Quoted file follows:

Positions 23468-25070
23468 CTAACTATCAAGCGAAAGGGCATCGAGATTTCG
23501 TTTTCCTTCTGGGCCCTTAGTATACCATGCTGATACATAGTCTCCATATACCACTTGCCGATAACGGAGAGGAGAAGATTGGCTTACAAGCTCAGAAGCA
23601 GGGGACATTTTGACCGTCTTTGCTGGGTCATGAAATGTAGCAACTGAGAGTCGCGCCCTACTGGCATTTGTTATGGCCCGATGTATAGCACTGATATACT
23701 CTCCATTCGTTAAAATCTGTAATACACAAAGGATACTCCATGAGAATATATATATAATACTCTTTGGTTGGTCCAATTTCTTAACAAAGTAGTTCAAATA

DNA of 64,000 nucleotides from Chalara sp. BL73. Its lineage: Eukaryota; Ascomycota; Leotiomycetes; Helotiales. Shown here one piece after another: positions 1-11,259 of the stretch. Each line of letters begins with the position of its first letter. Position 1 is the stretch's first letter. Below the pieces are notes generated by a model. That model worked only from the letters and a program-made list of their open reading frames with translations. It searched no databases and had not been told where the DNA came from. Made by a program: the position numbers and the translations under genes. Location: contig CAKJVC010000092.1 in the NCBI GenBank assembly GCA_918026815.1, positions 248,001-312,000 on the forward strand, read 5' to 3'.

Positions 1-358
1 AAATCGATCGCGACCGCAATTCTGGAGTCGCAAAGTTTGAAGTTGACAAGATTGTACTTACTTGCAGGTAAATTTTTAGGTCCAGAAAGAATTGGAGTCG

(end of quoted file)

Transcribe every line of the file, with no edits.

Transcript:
Positions 23468-25070
23468 CTAACTATCAAGCGAAAGGGCATCGAGATTTCG
23501 TTTTCCTTCTGGGCCCTTAGTATACCATGCTGATACATAGTCTCCATATACCACTTGCCGATAACGGAGAGGAGAAGATTGGCTTACAAGCTCAGAAGCA
23601 GGGGACATTTTGACCGTCTTTGCTGGGTCATGAAATGTAGCAACTGAGAGTCGCGCCCTACTGGCATTTGTTATGGCCCGATGTATAGCACTGATATACT
23701 CTCCATTCGTTAAAATCTGTAATACACAAAGGATACTCCATGAGAATATATATATAATACTCTTTGGTTGGTCCAATTTCTTAACAAAGTAGTTCAAATA

DNA of 64,000 nucleotides from Chalara sp. BL73. Its lineage: Eukaryota; Ascomycota; Leotiomycetes; Helotiales. Shown here one piece after another: positions 1-11,259 of the stretch. Each line of letters begins with the position of its first letter. Position 1 is the stretch's first letter. Below the pieces are notes generated by a model. That model worked only from the letters and a program-made list of their open reading frames with translations. It searched no databases and had not been told where the DNA came from. Made by a program: the position numbers and the translations under genes. Location: contig CAKJVC010000092.1 in the NCBI GenBank assembly GCA_918026815.1, positions 248,001-312,000 on the forward strand, read 5' to 3'.

Positions 1-358
1 AAATCGATCGCGACCGCAATTCTGGAGTCGCAAAGTTTGAAGTTGACAAGATTGTACTTACTTGCAGGTAAATTTTTAGGTCCAGAAAGAATTGGAGTCG